3. Trump said North Korean leader Kim Jong Un “could be a total nut job.” “I mean, you’ve got this madman playing around with the nukes, and it has got to end. He’s certainly — he could be a total nut job, frankly,” Trump said on Fox News’ “On The Record” in January 2016.

4.”You know, I call him crazy Bernie because he’s not very good,” Trump said.

Here’s the flip side.

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Four NAMI Board Candidates Running On SMI Platform



(5-18-17) Four candidates are seeking election to the National Alliance on Mental Illness national board on what they are calling a “Focus on Serious Mental Illness” platform.

They are:

In their five minute candidate speeches, all four said they want NAMI to focus more of its attention on adults with serious mental illnesses, defined as schizophrenia, bipolar disorder, and severe and persistent depression (known as SMIs).

Virginia has one nominee seeking election. Frankie Berger, Nominated by NAMI Central Virginia (Virginia) is not part of the “Focus on Serious Mental Illness platform.” However, in her speech she cites her concerns about the need for more services for individuals with SMI.  Most of her talk is about her struggles as a youngster single-handedly being responsible for her mentally ill mother – oftentimes using babysitting money that she earned to pay household bills. You should listen to her emotional story here.)

D. J. Jaffe, author of the book Insane Consequences: How the Mental Health Industry Fails the Mentally Ill, and Mary Zdanowicz, who was executive director of the Treatment Advocacy Center for nine years, are perhaps the best known of the four hoping to change NAMI’s sixteen member board.

In their speeches, both mention that NAMI needs to do more to counter anti-psychiatry groups and actions by the Bazelon Center for Mental Health Law. (You can listen to their speeches here – Jaffe  Zdanowicz.)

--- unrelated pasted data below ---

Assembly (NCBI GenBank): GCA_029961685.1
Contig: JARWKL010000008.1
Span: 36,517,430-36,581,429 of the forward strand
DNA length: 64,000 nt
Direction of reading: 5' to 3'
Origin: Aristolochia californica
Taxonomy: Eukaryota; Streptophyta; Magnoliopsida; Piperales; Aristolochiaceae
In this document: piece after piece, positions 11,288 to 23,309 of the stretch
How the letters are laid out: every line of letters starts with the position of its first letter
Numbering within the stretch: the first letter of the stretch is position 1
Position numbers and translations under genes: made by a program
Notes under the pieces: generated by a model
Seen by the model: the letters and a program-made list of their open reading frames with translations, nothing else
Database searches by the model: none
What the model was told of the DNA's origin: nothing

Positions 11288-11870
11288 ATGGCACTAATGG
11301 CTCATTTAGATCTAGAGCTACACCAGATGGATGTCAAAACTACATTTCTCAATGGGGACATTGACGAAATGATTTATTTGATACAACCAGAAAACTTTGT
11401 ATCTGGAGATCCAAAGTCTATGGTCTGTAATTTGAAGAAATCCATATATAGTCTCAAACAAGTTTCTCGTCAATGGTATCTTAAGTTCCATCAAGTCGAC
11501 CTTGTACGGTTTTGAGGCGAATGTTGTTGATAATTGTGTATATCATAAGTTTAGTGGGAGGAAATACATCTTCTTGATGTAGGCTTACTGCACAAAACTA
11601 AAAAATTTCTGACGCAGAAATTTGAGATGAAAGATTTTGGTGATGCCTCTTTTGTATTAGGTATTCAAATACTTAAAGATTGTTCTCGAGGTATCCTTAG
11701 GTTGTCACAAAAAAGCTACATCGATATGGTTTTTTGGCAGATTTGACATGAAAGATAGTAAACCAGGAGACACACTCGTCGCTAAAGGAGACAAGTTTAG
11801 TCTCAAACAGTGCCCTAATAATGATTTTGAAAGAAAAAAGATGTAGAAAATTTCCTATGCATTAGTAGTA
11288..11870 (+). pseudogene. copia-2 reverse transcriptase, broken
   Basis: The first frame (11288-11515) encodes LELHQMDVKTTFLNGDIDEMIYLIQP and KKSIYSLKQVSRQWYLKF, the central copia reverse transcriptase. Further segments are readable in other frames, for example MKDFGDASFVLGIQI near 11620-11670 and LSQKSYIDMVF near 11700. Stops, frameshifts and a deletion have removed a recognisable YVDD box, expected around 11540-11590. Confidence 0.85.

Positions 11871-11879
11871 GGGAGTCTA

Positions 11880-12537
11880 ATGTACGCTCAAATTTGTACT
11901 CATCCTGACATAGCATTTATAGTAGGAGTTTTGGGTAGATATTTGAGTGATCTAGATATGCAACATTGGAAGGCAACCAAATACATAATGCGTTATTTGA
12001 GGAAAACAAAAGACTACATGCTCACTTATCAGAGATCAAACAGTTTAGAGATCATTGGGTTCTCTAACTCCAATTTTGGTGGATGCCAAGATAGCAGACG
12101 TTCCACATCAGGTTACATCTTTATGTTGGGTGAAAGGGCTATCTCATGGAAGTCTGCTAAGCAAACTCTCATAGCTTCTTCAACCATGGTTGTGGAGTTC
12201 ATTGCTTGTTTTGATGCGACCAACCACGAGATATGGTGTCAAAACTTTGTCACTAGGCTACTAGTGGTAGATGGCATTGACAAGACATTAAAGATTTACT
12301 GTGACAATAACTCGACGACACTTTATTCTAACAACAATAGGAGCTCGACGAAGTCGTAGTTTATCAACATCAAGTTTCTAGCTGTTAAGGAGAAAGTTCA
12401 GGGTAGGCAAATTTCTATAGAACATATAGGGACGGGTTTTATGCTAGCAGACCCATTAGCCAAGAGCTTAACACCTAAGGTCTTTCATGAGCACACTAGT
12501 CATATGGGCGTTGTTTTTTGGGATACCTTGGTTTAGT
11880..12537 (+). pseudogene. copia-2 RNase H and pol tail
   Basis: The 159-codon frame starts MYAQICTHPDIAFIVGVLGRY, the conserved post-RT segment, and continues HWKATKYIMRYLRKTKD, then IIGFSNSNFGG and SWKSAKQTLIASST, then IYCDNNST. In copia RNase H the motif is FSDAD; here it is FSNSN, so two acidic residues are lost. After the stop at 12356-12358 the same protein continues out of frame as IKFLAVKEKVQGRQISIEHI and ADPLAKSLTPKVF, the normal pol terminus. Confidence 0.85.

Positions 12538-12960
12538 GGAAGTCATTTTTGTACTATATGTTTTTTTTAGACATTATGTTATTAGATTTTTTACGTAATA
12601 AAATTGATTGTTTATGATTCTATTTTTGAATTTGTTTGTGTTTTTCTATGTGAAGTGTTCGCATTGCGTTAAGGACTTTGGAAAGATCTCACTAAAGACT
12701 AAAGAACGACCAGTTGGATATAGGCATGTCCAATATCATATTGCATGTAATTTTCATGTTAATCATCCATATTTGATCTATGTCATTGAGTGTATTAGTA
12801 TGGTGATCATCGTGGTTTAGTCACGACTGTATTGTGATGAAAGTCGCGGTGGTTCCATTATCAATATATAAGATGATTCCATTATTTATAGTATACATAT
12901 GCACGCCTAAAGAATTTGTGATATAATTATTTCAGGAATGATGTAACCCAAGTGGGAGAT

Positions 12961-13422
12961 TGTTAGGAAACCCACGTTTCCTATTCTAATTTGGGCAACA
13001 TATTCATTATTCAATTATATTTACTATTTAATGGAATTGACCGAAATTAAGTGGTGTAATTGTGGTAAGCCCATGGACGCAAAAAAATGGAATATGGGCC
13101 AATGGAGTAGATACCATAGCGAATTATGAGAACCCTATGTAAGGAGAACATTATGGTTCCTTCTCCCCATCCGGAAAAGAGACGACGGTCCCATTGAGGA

In an email, Jaffe wrote:

“We want NAMI to return to a focus on the four percent with serious mental illness, versus the eighteen percent of adults with any mental illness. In other words, we believe we should focus on the eleven million who are the most seriously ill versus the forty-three million with a wide range of ‘conditions’ that NAMI now claims to represent even though there are scores of other organizations advocating for them.”

I’ve felt tension before within NAMI’s ranks, but I was surprised recently when I was asked to substitute the term “mental health condition” for “mental illness” at a recent NAMI function and specifically asked to focus on “positive stories of recovery” rather than how individuals with SMIs are ending up in jails and prisons.

I have never been asked before to do this and I was astonished because “mental illness”  is part of NAMI’s name.

Curious, I checked NAMI’s website and saw that the category “Mental Illnesses” had been replaced by “Mental Health Conditions,” which were identified as  “ADHD, Borderline Personality Disorder, Anxiety Disorders, Dissociative Disorders, Eating Disorders, Obsessive Compulsive Disorders, Post Traumatic Stress Disorders,” along with schizophrenia, bipolar disorder, and depression.

NAMI’s website explains: